“A LAKE IS NOT A SWIMMING POOL”
FOR YEARS WE HAVE BEEN TOLD THAT THIS PESTICIDE/HERBICIDE IS SAFE. LAST YEAR, THE WORLD HEALTH GROUP (WHO) AND HEALTH CANADA DECLARED THIS PESTICIDE AS UNSAFE. NOW THE EPA HAS COME TO THE SAME CONCLUSION. WHY WOULD WE CONSIDER USING PESTIDES/HERBICIDES AT WOODRIDGE LAKE WHEN OVER TIME IT IS DISCOVERED THAT ALL PESTICIDES/HERBICIDES HAVE SERIOUS HEALTH IMPACTS.
E.P.A. Revokes Approval of New Dow Herbicide for G.M.O. Crops
By ANDREW POLLACKNOV. 25, 2015, New York Times
The agency’s decision could delay the introduction of corn, soybeans and cotton developed by Dow Chemical to be resistant to the herbicide 2,4-D. But Dow said it did not anticipate a significant delay.
In a court filing on Tuesday, the E.P.A. said it had discovered new information suggesting that the herbicide, which Dow calls Enlist Duo, could be more toxic than previously believed.
“E.P.A. can no longer be confident that Enlist Duo will not cause risks of concern to nontarget organisms, including those listed as endangered, when used according to the approved label,” the agency said in its filing to the United States Court of Appeals for the Ninth Circuit in San Francisco.
Most of the corn, soybeans and cotton grown in the United States are genetically engineered to be resistant to the herbicide glyphosate, also known by the brand name Roundup. That allows farmers to spray the chemical on their fields to kill weeds without hurting their crops.
But because of overuse of glyphosate, many weeds have evolved to be resistant to it, so that strategy does not work so well any more. Dow’s new crops, which are resistant to both glyphosate and the older herbicide 2,4-D, were eagerly awaited by some farmers, who would be able to spray 2,4-D over their crops to kill weeds that are not killed by glyphosate alone.
“There’s been a lot of optimism around this, particularly in light of the fact that we have widespread resistance we’re dealing with,” said Jason Norsworthy, a professor of weed science at the University of Arkansas. He said farmers were calling him on Wednesday worried that introduction of the technology would now be delayed.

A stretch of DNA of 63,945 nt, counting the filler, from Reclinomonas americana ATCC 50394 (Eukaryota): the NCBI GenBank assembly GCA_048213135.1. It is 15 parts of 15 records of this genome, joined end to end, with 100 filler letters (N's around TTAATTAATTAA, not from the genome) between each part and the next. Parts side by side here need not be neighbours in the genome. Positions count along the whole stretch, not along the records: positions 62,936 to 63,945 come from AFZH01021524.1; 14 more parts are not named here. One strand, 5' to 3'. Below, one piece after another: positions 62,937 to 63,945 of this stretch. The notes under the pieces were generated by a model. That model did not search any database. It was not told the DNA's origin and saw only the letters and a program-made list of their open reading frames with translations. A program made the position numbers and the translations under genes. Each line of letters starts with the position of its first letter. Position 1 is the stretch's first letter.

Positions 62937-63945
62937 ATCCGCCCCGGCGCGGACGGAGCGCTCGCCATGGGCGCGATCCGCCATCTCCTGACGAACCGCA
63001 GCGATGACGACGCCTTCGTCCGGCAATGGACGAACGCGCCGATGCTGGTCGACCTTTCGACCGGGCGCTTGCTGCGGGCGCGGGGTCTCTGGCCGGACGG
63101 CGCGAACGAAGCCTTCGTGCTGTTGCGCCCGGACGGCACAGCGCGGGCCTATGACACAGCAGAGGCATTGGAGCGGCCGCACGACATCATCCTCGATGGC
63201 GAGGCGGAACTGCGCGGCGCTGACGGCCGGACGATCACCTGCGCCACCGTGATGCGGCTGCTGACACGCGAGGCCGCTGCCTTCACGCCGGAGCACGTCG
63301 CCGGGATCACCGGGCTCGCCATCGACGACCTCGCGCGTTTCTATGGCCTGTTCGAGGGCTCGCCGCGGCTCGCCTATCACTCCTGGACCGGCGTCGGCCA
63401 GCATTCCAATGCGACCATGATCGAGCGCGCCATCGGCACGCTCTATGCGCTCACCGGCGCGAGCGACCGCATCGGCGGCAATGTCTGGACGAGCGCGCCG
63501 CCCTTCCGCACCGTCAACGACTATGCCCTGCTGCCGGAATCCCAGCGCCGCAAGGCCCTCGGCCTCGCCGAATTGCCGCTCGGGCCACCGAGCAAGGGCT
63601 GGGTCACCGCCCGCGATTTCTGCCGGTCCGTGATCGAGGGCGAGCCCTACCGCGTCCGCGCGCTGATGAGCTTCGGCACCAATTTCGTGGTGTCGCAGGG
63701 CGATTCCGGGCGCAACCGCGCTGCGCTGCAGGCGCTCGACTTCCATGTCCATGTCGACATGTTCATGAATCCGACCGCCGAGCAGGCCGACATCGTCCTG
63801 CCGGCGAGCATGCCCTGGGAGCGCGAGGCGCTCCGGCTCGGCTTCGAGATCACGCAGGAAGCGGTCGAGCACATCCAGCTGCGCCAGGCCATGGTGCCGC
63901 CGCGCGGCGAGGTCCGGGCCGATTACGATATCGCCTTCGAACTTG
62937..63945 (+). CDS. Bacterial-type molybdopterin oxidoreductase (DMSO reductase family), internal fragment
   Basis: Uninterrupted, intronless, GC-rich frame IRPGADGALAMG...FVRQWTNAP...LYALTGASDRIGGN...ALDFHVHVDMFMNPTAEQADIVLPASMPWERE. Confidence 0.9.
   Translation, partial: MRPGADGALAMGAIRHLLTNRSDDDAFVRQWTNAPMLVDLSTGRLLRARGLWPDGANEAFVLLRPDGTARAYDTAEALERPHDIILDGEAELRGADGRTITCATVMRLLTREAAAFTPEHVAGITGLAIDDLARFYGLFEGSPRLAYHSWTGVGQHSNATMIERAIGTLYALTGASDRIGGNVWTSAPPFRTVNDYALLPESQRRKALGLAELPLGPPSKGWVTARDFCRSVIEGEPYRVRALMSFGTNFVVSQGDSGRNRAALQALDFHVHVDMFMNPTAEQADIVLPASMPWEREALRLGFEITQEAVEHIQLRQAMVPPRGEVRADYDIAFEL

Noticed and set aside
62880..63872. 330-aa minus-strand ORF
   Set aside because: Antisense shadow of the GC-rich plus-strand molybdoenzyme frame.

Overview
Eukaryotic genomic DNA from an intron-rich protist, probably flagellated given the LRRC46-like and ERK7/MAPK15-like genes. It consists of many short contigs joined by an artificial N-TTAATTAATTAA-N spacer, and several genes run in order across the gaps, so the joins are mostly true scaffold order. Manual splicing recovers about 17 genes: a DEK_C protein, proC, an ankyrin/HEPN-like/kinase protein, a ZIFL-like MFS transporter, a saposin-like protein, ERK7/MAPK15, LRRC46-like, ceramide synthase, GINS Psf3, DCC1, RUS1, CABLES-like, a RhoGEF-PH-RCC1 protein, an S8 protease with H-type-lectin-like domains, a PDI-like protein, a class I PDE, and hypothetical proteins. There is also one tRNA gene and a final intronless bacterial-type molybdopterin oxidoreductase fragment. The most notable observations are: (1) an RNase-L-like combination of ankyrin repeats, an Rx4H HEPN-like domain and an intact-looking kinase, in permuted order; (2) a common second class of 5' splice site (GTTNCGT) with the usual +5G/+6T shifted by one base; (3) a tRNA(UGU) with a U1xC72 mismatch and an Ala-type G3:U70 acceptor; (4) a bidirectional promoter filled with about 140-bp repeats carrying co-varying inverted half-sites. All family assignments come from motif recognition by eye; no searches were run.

But 2,4-D is prone to drifting, and some vegetable farmers in the Midwest worried that the chemical would drift and kill their crops, which would not be engineered to withstand it. To assuage those concerns, Dow developed Enlist Duo, which contains a new formulation of 2,4-D that is less prone to drifting. It also contains glyphosate.
Groups opposed to genetically modified crops hailed the E.P.A.’s decision. “This is a roadblock to the entire next generation of corn and soy in this country,” said Andrew Kimbrell, executive director of the Center for Food Safety.
But Dow said in a statement that the concerns of the E.P.A. could be resolved in time for the 2016 growing season.
“We continue to prepare for commercial sales of Enlist Duo for the 2016 growing season with enthusiastic grower adoption,” said Tim Hassinger, the president of Dow AgroSciences, the company’s agricultural division.
The E.P.A. had approved Enlist Duo in October 2014 for use in six of the top corn-producing states, and in March of this year for use in nine more states. The crops themselves have been approved by the Agriculture Department.
Dow has been planning to begin selling at least the Enlist corn seeds in 2016, pending regulatory approval from China, a major export market. Some environmental and consumer groups, including the Center for Food Safety, had sued the E.P.A., seeking to reverse the approval of Enlist Duo. The E.P.A. filing saying that it would vacate its approval came in this lawsuit. The court must still accept the E.P.A.’s request, and Dow will have a chance to comment before that decision.
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The agency said that it had initially concluded, based on information from Dow, that the two herbicides in Enlist Duo were not synergistic, meaning the toxicity of the two ingredients combined was not greater than expected based on the properties of the individual chemicals.
But the agency said it had found a patent application from Dow claiming just such a synergy. That could mean the measures included in Enlist Duo’s label to prevent damage from herbicide drift were inadequate, the agency said.
“Here, E.P.A. has learned that it did not have all relevant information at the time it made its registration decision,” the agency said in its court filing.
Shares of Dow fell nearly 3 percent on Wednesday. Dow’s chief executive, Andrew N. Liveris, has said that the company is evaluating the future of Dow AgroSciences, meaning it might be sold to another company.
The setback to Enlist Duo could be good news for Monsanto. It is developing its own next generation of crops resistant to dicamba, another old herbicide. Monsanto shares rose 4 cents on Wednesday to $95.60.
This week’s setback is the second recent one for Dow AgroSciences and the E.P.A. The Court of Appeals for the Ninth Circuit vacated in September the E.P.A.’s approval of a Dow pesticide called sulfoxaflor, after beekeepers and others said the agency had not adequately studied the risk of the chemical to